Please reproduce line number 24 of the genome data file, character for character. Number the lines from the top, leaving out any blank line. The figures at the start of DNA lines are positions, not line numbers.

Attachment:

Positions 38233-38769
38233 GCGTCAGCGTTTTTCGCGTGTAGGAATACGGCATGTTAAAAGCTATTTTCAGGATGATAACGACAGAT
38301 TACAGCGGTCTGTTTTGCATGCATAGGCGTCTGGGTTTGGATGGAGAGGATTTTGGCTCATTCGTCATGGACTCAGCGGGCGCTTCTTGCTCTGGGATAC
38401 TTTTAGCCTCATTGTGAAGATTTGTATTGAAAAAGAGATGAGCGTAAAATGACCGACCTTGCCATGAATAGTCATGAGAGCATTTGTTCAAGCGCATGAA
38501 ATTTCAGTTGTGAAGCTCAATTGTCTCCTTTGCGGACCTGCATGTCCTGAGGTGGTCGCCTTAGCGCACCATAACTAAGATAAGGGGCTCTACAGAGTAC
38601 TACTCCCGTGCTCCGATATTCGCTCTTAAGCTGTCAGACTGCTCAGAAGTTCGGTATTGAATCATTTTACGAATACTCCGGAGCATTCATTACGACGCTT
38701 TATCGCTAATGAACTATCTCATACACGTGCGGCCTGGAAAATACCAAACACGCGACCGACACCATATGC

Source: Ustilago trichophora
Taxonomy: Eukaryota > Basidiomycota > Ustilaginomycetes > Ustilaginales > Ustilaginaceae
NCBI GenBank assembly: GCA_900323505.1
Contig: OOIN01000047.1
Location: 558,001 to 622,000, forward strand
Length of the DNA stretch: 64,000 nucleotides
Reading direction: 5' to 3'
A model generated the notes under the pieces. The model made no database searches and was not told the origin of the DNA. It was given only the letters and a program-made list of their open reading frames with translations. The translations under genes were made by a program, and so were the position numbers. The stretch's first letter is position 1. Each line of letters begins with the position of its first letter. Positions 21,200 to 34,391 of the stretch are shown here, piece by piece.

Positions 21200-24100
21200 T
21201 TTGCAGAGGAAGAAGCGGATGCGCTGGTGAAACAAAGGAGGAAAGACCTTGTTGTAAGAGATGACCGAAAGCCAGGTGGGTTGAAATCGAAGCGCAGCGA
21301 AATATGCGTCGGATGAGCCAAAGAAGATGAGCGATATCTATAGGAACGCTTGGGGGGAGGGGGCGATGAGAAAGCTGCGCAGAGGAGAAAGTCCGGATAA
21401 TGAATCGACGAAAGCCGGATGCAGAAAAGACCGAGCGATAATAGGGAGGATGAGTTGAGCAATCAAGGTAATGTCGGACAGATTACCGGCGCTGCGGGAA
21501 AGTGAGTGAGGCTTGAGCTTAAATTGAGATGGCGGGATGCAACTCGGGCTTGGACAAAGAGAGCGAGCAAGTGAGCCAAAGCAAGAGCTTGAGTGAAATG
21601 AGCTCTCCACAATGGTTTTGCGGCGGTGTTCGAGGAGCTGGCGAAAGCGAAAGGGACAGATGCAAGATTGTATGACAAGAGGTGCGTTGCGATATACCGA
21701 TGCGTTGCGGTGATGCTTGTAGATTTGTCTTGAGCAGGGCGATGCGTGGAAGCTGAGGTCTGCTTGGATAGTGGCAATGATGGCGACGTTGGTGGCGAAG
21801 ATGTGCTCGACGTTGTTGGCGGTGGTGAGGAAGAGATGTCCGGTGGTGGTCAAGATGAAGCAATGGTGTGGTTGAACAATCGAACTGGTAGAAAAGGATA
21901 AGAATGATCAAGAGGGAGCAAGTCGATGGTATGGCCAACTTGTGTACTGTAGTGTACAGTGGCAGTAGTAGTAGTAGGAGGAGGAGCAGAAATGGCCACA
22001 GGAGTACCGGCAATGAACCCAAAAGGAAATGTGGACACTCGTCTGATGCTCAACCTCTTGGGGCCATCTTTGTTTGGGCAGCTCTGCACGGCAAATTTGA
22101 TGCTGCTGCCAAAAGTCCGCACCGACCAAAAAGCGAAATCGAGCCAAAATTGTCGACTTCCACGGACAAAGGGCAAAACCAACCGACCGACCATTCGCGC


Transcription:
21801 ATGTGCTCGACGTTGTTGGCGGTGGTGAGGAAGAGATGTCCGGTGGTGGTCAAGATGAAGCAATGGTGTGGTTGAACAATCGAACTGGTAGAAAAGGATA